In April, I met a man named Solo Sandeng in a restaurant in Serekunda, a city close to Gambia’s Atlantic coast. At the time, Sandeng was a leading opposition figure in Gambia and with, eight months to go until presidential elections, he spoke passionately about his desire to fight incumbent President Yahya Jammeh at the December polls.
I was deeply impressed by Sandeng’s courage in speaking out for his beliefs, but gravely worried that he was being reckless; Gambia’s security forces are well known for their blunt and brutal approach to handling political opposition. Tragically, my worst fears were realized when Sandeng was arrested and tortured to death by police just a week or so after our meeting. His body has not been recovered. (Medical records from Serekunda hospital said that Sandeng died of “shock” following his arrest.)
Tragically, my worst fears were realized when Sandeng was arrested and tortured to death by police just a week or so after our meeting.null
Sandeng was detained during a series of relatively small—but hugely influential—protests that occurred during April and May and in which dozens of other peaceful demonstrators were beaten and arrested. Another man, Ebrima Krummah, also died in detention in August, in circumstances that remain unclear.
During those months it was simply impossible to imagine what has happened in Gambia over the past few weeks. This is a country where for years people have been killed and beaten for speaking out and where ordinary Gambians were too scared to criticize the government on camera or be quoted using a real name. And yet as the electoral campaign period began in November, something changed. Suddenly thousands of people took to the streets to support candidates of all parties in the elections.
Observing one opposition rally on the final day of official campaigning, I barely recognized the country I thought I knew. “We need change, we don’t want a killer,” was repeated so often that it was easy to forget that in the very recent past this kind of statement could have led to imprisonment or worse.
On election day, December 1, not even the cutting of telecommunications and the ominous deployment of soldiers late in the afternoon dampened the enthusiasm of citizens to vote. Those same young people and women were out in force again when the shock results came in that Adama Barrow had won and Jammeh had conceded. After a sharp intake of breath, many Gambians hugged, cried, danced and took to the streets. They talked of change, of being freed from prison, of their Independence Day.
Vehicles with police and soldiers—institutions historically responsible for serious human rights violations in Gambia—passed by, smiling and waving at the crowds and receiving cheers in return. It was as reassuring as it was extraordinary.
There is no easy explanation as to how this all came about, but there are clues. Observers believe that the addition of instant counts in front of monitors and party representatives at polling stations significantly reduced the possibility of fraud.
The official two-week campaign period offered unique freedoms—opposition voices on state media and the permission to hold rallies—for a limited period of time. And this provided the catalyst for Gambians to fill this space and forcefully exercise their rights to speak and assemble freely.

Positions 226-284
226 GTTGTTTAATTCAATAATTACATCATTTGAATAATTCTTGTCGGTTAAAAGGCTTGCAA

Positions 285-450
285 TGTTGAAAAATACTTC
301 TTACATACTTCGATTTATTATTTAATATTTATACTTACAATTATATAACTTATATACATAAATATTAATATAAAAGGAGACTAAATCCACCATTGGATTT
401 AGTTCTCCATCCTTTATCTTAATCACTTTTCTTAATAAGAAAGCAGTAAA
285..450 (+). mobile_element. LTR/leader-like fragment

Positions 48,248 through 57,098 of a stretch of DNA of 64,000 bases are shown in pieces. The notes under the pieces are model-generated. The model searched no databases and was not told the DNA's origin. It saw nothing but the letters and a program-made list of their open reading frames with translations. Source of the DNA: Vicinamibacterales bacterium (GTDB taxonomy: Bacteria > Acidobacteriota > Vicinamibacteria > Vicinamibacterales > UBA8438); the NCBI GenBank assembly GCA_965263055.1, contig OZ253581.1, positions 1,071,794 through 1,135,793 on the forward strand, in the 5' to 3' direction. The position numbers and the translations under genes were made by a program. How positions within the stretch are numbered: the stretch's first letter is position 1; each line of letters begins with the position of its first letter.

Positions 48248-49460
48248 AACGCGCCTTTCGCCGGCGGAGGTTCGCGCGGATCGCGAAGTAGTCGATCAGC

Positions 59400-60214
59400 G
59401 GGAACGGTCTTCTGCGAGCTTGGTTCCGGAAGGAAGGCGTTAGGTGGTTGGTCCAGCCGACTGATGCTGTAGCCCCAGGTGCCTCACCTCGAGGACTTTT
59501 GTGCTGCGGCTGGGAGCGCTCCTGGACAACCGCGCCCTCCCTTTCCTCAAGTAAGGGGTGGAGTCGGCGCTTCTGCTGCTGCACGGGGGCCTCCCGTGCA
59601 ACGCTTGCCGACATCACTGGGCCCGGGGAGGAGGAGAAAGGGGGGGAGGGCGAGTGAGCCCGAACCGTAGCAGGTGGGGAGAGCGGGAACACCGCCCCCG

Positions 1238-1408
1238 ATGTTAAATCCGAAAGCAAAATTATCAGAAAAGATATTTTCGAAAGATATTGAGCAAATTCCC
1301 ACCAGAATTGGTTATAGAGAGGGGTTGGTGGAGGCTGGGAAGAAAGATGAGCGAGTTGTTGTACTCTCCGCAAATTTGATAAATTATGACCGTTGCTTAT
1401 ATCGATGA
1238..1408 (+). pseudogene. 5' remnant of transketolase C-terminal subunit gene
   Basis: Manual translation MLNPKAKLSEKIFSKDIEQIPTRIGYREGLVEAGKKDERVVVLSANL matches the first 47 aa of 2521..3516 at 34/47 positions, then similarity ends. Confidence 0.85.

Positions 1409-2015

There is little doubt that public dissatisfaction had been building. There was anger about so many people being forced to migrate because of political repression and lack of economic opportunities, and dying on the way. They were angry too about threats and insults made by the president against various social and ethnic groups.
There was anger about so many people being forced to migrate because of political repression and lack of economic opportunities, and dying on the waynull
At the heart of the story of Gambia’s remarkable election is the rapid evaporation of the country’s climate of fear. It may have started with individuals like Sandeng putting their necks on the line in order to speak freely when no one else thought change was possible, but by the end they were joined by thousands of others who provided a strength and safety in numbers that made any targeting of individuals for dissent almost impossible.
Freed from a previously crippling fear of reprisals, many Gambians became emboldened to exercise their rights, and did so on an unstoppable scale. At times I could not help being reminded of the final scenes of the Wizard of Oz—just as Toto drew back the curtain and found that the great Wizard was just a man with megaphone, Gambians discovered that an all-powerful state was powerless against them when they stood together.
Of course, Gambia’s story is not over—it is just beginning. Barrow has promised to free political prisoners, repeal repressive laws and bring Gambia back into the International Criminal Court. Gambians will expect these promises to be delivered, while also reforming the country’s notorious security services and ensuring accountability for past crimes. This is no small task, and he will need the support of partners inside and outside Gambia to help him. Luckily he now has a population who will no longer be afraid to tell him when he is wrong.
Stephen Cockburn is Amnesty International Deputy Regional Director for West and Central Africa. He was in Gambia monitoring the human rights context, particularly the right to freedom of expression, association and peaceful assembly before, during and after the elections. He tweets @stevecockburn.
The original story was first published by Newsweek